A sore big toe--it's no big deal, right? Well, it can become a big deal if your ingrown toenail becomes infected. At Active Podiatry in Crawfordsville and Indianapolis, IN, your foot doctor, Dr. Yong Chae, sees and treats many ingrown toenails for feet that are pain-free and totally mobile. Read here all about Onychocryptosis (that's the medical term for ingrown toenails).
How did it happen?
You've had clear, well-shaped toenails all your life. Now, the left big toenail is sore and the surrounding skin looks red.
Sometimes, wearing too-tight shoes or bunched up socks creates a lot of pressure and friction on toenails, forcing them into the skin, particularly at the corners.
Sometimes, too, people clip their toenails too short and round the corners. Toenails are not like fingernails, says your foot doctor in Crawfordsville and Indianapolis. Cutting and rounding their edges set the stage for both Onychomycosis, or fungal nails, and Onychocryptosis, or ingrown nails.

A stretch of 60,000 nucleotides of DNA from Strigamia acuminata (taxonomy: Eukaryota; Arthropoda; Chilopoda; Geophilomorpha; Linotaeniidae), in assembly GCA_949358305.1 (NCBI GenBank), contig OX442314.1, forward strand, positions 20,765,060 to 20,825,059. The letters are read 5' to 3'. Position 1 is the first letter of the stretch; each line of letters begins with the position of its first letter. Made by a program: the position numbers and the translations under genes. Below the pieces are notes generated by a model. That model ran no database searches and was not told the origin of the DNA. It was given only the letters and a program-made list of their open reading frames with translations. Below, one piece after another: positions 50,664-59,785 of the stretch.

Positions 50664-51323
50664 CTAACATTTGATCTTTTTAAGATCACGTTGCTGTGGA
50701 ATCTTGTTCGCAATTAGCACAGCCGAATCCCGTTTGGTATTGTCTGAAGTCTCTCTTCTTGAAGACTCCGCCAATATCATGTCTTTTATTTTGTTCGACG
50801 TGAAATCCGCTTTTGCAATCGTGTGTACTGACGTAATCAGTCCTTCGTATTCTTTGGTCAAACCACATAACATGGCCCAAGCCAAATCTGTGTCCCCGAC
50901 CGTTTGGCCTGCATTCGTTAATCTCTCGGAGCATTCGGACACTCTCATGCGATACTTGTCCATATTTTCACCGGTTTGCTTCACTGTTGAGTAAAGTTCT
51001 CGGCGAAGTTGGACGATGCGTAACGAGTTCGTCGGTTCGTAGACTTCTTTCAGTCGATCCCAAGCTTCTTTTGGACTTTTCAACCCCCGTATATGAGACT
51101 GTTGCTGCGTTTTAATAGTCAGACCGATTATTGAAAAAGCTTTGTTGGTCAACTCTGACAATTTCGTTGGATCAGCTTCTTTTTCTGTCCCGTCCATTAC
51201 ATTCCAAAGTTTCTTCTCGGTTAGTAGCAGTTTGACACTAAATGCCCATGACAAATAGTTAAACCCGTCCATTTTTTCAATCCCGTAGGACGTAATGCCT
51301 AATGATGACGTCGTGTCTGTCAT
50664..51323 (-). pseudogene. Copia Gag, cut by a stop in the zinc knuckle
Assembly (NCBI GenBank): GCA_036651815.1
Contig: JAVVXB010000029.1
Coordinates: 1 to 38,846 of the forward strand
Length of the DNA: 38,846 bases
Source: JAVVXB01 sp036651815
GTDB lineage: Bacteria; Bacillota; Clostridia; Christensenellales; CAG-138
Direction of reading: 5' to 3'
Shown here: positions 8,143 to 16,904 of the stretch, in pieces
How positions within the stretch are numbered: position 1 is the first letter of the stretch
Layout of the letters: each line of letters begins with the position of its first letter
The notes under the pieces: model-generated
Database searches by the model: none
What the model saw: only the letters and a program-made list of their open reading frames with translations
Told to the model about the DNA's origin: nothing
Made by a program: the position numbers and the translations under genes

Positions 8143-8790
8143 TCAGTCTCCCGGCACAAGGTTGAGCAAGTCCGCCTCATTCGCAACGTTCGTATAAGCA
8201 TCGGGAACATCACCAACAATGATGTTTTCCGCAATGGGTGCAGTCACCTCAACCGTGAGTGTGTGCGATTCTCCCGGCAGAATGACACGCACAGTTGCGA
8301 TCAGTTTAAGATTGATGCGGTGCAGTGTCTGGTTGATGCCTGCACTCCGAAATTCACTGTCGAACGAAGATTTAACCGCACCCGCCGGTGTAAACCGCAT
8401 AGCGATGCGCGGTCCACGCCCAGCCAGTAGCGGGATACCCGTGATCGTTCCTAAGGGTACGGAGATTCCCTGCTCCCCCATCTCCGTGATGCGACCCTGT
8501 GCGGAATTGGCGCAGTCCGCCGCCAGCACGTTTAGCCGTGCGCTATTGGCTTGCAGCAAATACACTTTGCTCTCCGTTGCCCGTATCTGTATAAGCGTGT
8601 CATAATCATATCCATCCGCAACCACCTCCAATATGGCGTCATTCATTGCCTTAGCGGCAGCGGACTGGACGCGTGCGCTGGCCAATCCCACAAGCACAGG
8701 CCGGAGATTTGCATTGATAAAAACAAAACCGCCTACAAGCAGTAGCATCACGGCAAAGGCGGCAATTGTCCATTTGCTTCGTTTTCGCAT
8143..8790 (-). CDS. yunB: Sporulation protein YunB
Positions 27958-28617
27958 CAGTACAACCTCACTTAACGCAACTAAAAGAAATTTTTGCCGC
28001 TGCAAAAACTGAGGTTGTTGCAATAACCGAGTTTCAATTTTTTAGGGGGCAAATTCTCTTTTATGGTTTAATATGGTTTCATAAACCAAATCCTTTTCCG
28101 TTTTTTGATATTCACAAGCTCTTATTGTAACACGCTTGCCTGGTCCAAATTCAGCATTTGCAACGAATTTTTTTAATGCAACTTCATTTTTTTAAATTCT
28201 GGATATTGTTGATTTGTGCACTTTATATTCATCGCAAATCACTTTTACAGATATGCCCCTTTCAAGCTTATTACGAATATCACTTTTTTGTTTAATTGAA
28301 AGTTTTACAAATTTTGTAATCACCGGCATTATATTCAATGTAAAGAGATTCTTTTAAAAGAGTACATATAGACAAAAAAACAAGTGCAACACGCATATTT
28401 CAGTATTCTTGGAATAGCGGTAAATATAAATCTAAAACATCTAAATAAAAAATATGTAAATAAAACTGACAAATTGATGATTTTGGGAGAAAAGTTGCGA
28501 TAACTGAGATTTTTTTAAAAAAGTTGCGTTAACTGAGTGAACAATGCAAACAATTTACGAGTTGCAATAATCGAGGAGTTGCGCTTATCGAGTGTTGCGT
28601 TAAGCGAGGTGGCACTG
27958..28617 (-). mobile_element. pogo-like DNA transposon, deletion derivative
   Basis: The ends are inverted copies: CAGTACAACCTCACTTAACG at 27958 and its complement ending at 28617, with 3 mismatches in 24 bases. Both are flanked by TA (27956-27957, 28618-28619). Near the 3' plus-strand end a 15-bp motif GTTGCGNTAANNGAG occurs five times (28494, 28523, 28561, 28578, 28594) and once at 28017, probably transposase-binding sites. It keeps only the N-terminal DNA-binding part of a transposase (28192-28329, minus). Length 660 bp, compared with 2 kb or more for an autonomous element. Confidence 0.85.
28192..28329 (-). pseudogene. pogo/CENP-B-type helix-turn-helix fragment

Other contributing factors include:
- Wearing high-heeled, narrow-toed shoes
- Heredity (some foot structures run in families, and their members tend to develop ingrown nails, bunions, and other podiatric issues)
- Poor foot hygiene
Prevention and treatment
Prevention is the best treatment for ingrown toenails. Be sure to wear clean shoes and socks daily, and wash your feet with soap and water, too. Choose footwear with adequate room for your toes so they can wiggle a bit side to side and up and down. Plus, trim your nails straight across the top, using clean clippers.
If, however, an ingrown nail happens--and for some people the problem becomes chronic--try soaking the foot three times a day in warm water. The American Academy of Orthopaedic Surgeons also advises over-the-counter ibuprofen or acetaminophen for pain and sensible shoes or even sandals until your nail feels better.
If symptoms persist, please see Dr. Chae at Active Podiatry. If the nail is infected, he may prescribe an oral antibiotic, and he may trim the nail for you. Some cases of Onychocryptosis are so severe that the podiatrist removes the offending side of the nail. This procedure is called partial nail avulsion and is performed entirely in-office with the benefit of local anesthetic.
You can have ten healthy toenails once again. If you suspect you have an ingrown toenail, don't wait. Contact Active Podiatry for a consultation with Dr. Chae. For the Indianapolis location, call (317) 328-6622, and for Crawfordsville, phone (765) 362-7200.